Singapore 5.07.2006If you feel strongly about this matter and are concerned about its implications for the freedom of expression in Singapore, you may wish to consider speaking up now and sending an email to media organisations overseas, so that they can follow up on the story. For your convenience:
Government criticised for condemning “unconstructive” article
It is not the job of government officials to take a position on newspaper articles or blog posts unless they are clearly illegal, Reporters Without Borders pointed out today after the Singaporean newspaper Today published an opinion piece by an official on 3 July condemning a recent post by blogger Lee Kin Mun as over-politicised and unconstructive.
“This reaction from a Singaporean official is disturbing,” the press freedom organisation said. “It reads like a warning to all journalists and bloggers in a country in which the media are already strictly controlled. The media have a right to criticise the government’s actions and express political views. Furthermore, a newspaper’s editorial policies depend solely on its editors. They should under no circumstances be subject to instructions issued by the government.”
Lee, who uses the pseudonym “mr brown,” wrote an article entitled “S’poreans are fed, up with progress!” for Today’s opinion pages on 30 June in which he criticised recent government measures and the constant cost-of-living rises in an amusing and acerbic fashion.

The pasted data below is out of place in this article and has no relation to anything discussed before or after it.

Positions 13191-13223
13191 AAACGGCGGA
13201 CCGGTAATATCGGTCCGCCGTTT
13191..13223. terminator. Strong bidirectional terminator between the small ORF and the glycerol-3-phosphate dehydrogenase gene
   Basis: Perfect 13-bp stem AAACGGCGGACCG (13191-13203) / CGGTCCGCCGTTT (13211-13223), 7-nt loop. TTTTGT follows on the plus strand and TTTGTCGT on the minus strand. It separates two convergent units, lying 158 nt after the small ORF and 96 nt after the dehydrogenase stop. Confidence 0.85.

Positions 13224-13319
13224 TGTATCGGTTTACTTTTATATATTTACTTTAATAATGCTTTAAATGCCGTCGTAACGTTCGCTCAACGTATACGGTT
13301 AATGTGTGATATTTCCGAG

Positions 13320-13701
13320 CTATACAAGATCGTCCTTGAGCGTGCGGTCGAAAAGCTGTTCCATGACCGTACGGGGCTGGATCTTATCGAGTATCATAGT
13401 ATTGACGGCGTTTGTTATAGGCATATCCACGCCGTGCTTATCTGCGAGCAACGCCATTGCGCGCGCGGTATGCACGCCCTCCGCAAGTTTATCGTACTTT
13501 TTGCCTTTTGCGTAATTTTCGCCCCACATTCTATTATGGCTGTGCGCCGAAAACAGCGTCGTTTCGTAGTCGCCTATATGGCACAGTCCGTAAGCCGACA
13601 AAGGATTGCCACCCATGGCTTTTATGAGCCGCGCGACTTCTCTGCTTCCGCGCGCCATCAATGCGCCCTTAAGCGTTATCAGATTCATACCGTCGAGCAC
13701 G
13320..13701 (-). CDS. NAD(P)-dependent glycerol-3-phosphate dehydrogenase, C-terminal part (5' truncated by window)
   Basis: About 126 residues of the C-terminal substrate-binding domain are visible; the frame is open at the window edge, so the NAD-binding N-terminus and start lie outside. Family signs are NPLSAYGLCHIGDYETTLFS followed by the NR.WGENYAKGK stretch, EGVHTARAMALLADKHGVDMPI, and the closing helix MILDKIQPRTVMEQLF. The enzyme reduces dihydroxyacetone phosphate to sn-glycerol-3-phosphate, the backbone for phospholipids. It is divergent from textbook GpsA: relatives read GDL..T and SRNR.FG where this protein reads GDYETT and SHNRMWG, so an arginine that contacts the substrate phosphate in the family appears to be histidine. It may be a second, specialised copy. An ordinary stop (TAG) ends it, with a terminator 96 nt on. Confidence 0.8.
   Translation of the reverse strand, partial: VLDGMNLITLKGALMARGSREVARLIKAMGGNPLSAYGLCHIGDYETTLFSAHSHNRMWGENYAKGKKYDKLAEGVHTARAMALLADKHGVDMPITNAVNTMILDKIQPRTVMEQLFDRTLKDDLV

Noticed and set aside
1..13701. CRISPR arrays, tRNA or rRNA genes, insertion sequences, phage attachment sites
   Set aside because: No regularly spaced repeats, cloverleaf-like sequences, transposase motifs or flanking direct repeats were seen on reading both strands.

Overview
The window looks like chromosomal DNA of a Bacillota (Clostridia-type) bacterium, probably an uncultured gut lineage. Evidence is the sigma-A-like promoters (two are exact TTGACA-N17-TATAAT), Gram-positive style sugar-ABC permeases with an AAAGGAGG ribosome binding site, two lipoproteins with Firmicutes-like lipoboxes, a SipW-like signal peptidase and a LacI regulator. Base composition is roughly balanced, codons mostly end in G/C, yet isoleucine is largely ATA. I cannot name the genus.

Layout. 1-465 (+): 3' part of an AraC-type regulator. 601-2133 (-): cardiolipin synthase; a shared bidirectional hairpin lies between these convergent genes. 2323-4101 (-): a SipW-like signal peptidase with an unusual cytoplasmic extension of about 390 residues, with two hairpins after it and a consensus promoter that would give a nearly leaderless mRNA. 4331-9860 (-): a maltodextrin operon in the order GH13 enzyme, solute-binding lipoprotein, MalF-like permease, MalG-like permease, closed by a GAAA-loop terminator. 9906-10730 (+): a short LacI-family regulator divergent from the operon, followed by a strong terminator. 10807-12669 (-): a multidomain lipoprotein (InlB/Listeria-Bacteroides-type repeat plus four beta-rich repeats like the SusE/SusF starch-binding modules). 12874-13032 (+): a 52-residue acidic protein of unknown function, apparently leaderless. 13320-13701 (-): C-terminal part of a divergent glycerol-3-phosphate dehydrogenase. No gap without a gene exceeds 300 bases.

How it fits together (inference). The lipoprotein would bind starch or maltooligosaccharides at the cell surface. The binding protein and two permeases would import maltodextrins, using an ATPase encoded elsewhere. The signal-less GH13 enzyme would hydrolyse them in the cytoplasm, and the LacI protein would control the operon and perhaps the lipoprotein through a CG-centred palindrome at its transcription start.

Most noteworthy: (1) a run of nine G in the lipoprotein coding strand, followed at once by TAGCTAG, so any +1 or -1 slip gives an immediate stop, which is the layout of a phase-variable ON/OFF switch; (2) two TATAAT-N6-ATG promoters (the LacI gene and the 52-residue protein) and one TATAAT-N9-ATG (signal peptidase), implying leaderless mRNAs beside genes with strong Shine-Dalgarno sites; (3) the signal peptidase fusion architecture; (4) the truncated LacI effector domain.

Krishnasamy Bhavani, a press secretary to the ministry of information, communications and arts, responded with an article published in Today on 3 July in which she defended her government’s policies but went on to criticise Lee for taking a political position.
“It is not the role of journalists or newspapers in Singapore to champion issues, or campaign for or against the Government,” she wrote. “If a columnist presents himself as a non-political observer, while exploiting his access to the mass media to undermine the government’s standing with the electorate, then he is no longer a constructive critic, but a partisan player in politics.”
Lee is one of Singapore’s most popular bloggers. When the government banned political podcasts during the recent elections in April, the media largely took its cue from Lee’s position that, “Prison got no broadband,” in which he seemed to discourage bloggers from violating the new rules. But he nonetheless tested the authorities himself by posting a series of “persistently non-political podcasts” on his blog.
Reporters Without Borders was not able to reach Lee for a comment.
New Straits Times (Malaysia): email@example.com
South China Morning Post (Hong Kong): firstname.lastname@example.org
Bangkok Post (Thailand): email@example.com (editor's name is Kowit Sanandang)
News.Com.Au (Australia): firstname.lastname@example.org
The Jakarta Post (Indonesia): http://www.thejakartapost.com/columns.asp
Remember to draw their attention to the RSF article above - they are likelier to detect the newsworthiness of this matter.
And the greater the number of you who write to these organisations, the likelier they are to realise that this is a significant matter.
Technorati: Singapore; Reporters Without Borders; media.